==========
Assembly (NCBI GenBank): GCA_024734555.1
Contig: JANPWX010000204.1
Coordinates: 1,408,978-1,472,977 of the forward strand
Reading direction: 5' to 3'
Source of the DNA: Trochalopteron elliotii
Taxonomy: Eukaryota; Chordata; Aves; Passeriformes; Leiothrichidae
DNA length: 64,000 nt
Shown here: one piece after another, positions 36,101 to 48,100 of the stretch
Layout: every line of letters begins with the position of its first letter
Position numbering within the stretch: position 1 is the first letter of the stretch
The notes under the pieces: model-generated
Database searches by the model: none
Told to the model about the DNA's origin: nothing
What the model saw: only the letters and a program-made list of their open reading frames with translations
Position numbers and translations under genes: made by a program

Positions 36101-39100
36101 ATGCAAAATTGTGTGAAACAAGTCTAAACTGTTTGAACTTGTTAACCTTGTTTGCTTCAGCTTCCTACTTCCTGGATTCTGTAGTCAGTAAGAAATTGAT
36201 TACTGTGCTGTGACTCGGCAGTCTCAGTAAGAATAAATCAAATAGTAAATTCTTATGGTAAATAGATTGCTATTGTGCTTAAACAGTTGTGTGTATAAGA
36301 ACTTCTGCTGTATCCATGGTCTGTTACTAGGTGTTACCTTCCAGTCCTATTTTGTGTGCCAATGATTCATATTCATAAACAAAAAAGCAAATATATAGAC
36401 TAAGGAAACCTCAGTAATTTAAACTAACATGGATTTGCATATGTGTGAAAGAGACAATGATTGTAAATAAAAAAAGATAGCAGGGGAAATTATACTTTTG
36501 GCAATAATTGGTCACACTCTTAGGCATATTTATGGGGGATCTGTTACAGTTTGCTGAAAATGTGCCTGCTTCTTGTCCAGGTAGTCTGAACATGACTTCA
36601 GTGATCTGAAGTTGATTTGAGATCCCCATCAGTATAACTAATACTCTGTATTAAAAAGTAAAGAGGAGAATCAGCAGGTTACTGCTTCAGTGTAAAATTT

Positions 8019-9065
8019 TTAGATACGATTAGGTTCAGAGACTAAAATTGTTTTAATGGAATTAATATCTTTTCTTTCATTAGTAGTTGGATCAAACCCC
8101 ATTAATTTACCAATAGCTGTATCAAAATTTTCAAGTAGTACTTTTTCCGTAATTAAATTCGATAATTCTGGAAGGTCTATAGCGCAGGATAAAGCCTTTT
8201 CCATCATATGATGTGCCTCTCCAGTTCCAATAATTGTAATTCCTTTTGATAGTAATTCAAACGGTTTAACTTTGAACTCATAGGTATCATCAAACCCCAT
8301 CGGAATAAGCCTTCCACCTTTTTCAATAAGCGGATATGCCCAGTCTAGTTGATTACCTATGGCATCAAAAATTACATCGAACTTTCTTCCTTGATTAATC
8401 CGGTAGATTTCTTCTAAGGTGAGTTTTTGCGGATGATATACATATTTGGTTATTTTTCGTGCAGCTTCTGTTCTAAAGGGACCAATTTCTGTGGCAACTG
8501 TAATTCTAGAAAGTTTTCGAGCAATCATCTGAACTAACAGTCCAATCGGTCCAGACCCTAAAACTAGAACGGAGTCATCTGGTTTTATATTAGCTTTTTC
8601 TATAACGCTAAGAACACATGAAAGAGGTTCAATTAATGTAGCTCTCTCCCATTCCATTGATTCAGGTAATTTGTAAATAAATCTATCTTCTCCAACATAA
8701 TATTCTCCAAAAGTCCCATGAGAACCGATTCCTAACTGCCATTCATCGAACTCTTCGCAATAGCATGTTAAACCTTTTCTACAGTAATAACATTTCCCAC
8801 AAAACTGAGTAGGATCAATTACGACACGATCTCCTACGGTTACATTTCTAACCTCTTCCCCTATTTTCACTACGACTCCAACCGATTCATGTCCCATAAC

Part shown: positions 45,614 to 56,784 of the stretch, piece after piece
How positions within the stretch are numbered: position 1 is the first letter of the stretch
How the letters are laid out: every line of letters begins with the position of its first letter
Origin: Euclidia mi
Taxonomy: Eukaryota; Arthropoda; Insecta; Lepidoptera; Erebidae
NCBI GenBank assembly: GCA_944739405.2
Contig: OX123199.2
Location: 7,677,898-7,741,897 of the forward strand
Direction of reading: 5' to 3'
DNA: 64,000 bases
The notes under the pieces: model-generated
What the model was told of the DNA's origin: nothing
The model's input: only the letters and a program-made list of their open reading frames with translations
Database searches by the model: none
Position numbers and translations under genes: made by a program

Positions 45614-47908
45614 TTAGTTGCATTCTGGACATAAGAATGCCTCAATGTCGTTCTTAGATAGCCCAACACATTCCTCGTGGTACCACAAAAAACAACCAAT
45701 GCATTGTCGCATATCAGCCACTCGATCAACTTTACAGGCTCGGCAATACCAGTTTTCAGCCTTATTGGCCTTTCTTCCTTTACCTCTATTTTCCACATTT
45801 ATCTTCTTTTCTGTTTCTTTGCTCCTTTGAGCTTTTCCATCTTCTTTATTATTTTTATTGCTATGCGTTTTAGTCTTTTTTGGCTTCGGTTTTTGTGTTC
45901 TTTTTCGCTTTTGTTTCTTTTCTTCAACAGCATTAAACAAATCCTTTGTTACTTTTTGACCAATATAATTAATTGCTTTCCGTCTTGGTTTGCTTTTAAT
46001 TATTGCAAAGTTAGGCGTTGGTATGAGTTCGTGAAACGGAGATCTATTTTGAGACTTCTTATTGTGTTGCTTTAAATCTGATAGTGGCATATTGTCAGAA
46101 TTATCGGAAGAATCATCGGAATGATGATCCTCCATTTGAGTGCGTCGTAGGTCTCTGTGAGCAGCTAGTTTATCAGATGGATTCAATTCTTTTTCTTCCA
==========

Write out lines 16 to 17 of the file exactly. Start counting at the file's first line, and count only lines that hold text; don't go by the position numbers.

Positions 36101-39100
36101 ATGCAAAATTGTGTGAAACAAGTCTAAACTGTTTGAACTTGTTAACCTTGTTTGCTTCAGCTTCCTACTTCCTGGATTCTGTAGTCAGTAAGAAATTGAT